Iranian pastor’s death sentence still stands

Christian Solidarity Worldwide has confirmed that an Iranian pastor’s death sentence for apostasy has not been annulled.

There had been reports that the Supreme Court of Iran had overturned the death sentence handed down to Pastor Youcef Nadarkhani by a lower court last year.

The organisation has this week received a copy of a written verdict from the Supreme Court that confirms a verbal notification made earlier this year stating that the pastor’s appeal against his sentence had been unsuccessful.

The written verdict asks the court in Rasht, which originally sentenced him, to re-examine procedural flaws in the case.

Despite this, however, it has “ultimately given local judges a free hand to decide whether to release, execute or retry Mr Nadarkhani in October”, CSW said.

Death sentences for apostasy are commonly overturned where those convicted repent of their conversion.

It is believed that the court in Rasht has been asked to ascertain whether Nadarkhani was a genuine Muslim.

If he were found not to have been a sincere Muslim at the time of his conversion, there would be a possibility of the sentence being reconsidered.

“The recent written verdict includes provision for annulment should Mr Nadarkhani recant his faith,” CSW confirmed.

It said that the Supreme Court may have been reluctant to overturn the original verdict because it was based on fatwas issued by Ayatollah Khomeini, the father of the 1979 revoution, Ayatollah Khamenei, the Supreme Leader of Iran, and Makarem Shirazi, currently the most influential religious leader in Iran.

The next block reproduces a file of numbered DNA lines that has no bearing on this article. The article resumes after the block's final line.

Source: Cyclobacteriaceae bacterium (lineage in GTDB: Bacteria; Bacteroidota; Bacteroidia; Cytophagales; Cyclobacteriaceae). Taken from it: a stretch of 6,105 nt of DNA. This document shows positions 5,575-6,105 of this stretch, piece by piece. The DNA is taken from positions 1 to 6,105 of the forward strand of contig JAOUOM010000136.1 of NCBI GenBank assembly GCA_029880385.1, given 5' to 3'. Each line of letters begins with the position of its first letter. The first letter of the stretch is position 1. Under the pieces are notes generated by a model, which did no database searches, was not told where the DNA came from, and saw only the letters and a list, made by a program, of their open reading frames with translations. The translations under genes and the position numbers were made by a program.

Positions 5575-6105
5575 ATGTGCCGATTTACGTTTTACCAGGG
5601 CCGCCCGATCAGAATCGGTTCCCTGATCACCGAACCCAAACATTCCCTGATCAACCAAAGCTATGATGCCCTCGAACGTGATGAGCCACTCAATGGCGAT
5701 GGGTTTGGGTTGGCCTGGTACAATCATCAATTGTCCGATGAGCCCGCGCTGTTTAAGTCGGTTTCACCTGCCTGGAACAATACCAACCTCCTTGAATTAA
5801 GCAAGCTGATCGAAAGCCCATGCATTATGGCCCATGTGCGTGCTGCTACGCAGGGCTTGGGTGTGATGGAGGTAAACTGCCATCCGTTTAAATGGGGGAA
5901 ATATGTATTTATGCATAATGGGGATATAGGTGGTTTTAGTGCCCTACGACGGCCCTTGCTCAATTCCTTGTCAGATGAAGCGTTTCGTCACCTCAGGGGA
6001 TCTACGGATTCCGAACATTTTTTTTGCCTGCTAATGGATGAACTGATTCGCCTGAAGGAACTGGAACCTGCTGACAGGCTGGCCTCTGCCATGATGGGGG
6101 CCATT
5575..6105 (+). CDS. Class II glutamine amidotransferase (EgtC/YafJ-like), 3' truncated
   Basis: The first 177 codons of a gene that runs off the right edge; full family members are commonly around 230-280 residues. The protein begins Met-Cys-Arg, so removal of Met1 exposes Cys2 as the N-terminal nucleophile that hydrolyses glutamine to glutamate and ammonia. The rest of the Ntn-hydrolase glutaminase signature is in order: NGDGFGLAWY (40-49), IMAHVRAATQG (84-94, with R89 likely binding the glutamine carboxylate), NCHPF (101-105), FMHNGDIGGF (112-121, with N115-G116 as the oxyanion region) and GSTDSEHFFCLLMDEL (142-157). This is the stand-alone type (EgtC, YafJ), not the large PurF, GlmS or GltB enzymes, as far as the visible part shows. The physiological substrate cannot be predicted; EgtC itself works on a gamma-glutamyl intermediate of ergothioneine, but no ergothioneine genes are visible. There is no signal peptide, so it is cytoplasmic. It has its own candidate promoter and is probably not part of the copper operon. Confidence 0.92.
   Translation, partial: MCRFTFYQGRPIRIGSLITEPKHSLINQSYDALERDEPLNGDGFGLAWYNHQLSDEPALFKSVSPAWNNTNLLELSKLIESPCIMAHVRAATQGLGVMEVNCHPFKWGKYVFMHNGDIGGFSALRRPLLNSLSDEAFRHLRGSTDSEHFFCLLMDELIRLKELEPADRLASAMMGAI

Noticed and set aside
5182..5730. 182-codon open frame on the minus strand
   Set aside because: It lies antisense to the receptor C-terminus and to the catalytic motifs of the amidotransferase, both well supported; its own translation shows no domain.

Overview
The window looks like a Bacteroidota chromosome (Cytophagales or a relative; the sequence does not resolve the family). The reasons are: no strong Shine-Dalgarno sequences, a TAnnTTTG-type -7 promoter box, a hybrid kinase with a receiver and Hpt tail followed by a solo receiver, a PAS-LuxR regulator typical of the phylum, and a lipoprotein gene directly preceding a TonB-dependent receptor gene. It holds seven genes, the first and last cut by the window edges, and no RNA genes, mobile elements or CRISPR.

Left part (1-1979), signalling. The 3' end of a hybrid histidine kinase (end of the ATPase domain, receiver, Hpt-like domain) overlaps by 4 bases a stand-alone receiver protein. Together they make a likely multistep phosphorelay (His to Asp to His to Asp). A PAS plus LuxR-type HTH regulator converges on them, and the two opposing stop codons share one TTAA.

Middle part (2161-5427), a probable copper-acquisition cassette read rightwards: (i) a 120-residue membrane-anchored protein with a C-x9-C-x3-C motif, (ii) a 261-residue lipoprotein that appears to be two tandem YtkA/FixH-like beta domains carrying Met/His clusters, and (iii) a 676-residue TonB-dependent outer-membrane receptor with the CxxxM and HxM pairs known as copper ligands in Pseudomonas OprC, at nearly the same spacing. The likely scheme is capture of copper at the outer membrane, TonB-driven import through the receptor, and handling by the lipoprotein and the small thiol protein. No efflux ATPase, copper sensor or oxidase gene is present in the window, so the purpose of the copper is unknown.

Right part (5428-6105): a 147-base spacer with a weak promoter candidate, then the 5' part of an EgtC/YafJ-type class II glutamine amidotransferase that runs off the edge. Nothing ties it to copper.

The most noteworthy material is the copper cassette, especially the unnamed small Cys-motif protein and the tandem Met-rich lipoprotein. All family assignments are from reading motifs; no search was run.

Mr Nadarkhani, of the Church in Iran, was attempting to register his church at the time of his arrest in his hometown of Rasht in October 2009.

He was charged with protesting but the charges were later changed to apostasy and evangelising Muslims.

His lawyer, Mohammed Ali Dadkhah, was sentenced earlier this month to nine years in prison and banned from practising law or teaching at a university for 10 years for “actions and propaganda against the Islamic regime”.

He is appealing the sentence.

CSW’s advocacy director Andrew Johnston said he was “deeply disappointed” with the Supreme Court ruling.

He urged the international community to intervene to ensure a fair process for Mr Nadarkhani and his lawyer.

“The original decision in the Nadarkhani case is in violation of the international covenants to which Iran is a signatory, including the International Covenant for Civil and Political Rights (ICPPR), which guarantees freedom of religion and freedom to change one’s religion,” he said.

“It also appears to violate article 23 of the Iranian Constitution, which states that no-one should be molested or taken to task simply for holding a certain belief.

“We have grave concerns about due process in his case, and that of Mr Dadhkhah, that may amount to a violation of Article 14:1 of the ICCPR, which stipulates the right to a fair hearing by a competent, independent and impartial tribunal.

“It is now imperative that international governments apply pressure to Iran, to ensure the full acquittal of both these men.”